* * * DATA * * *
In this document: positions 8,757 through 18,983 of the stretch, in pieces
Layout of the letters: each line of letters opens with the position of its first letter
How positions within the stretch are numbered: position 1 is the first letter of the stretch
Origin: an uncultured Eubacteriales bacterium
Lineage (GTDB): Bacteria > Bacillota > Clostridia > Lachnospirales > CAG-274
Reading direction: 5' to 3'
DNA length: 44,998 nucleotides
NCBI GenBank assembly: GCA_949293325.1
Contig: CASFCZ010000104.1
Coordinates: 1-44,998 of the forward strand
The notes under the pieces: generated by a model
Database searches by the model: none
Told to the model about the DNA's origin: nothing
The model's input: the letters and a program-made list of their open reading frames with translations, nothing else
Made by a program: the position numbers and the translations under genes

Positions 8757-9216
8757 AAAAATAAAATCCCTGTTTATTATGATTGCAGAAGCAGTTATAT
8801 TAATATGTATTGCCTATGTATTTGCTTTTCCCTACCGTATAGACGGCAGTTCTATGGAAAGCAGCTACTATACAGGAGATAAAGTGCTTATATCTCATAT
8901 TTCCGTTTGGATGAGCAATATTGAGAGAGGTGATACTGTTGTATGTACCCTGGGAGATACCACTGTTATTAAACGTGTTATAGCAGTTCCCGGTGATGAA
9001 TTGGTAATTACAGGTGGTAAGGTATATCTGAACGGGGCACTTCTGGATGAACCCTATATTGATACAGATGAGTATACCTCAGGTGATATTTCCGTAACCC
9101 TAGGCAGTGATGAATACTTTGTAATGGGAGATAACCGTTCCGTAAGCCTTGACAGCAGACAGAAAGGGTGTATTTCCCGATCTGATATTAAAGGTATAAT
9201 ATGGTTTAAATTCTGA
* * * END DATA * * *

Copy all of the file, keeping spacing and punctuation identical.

In this document: positions 8,757 through 18,983 of the stretch, in pieces
Layout of the letters: each line of letters opens with the position of its first letter
How positions within the stretch are numbered: position 1 is the first letter of the stretch
Origin: an uncultured Eubacteriales bacterium
Lineage (GTDB): Bacteria > Bacillota > Clostridia > Lachnospirales > CAG-274
Reading direction: 5' to 3'
DNA length: 44,998 nucleotides
NCBI GenBank assembly: GCA_949293325.1
Contig: CASFCZ010000104.1
Coordinates: 1-44,998 of the forward strand
The notes under the pieces: generated by a model
Database searches by the model: none
Told to the model about the DNA's origin: nothing
The model's input: the letters and a program-made list of their open reading frames with translations, nothing else
Made by a program: the position numbers and the translations under genes

Positions 8757-9216
8757 AAAAATAAAATCCCTGTTTATTATGATTGCAGAAGCAGTTATAT
8801 TAATATGTATTGCCTATGTATTTGCTTTTCCCTACCGTATAGACGGCAGTTCTATGGAAAGCAGCTACTATACAGGAGATAAAGTGCTTATATCTCATAT
8901 TTCCGTTTGGATGAGCAATATTGAGAGAGGTGATACTGTTGTATGTACCCTGGGAGATACCACTGTTATTAAACGTGTTATAGCAGTTCCCGGTGATGAA
9001 TTGGTAATTACAGGTGGTAAGGTATATCTGAACGGGGCACTTCTGGATGAACCCTATATTGATACAGATGAGTATACCTCAGGTGATATTTCCGTAACCC
9101 TAGGCAGTGATGAATACTTTGTAATGGGAGATAACCGTTCCGTAAGCCTTGACAGCAGACAGAAAGGGTGTATTTCCCGATCTGATATTAAAGGTATAAT
9201 ATGGTTTAAATTCTGA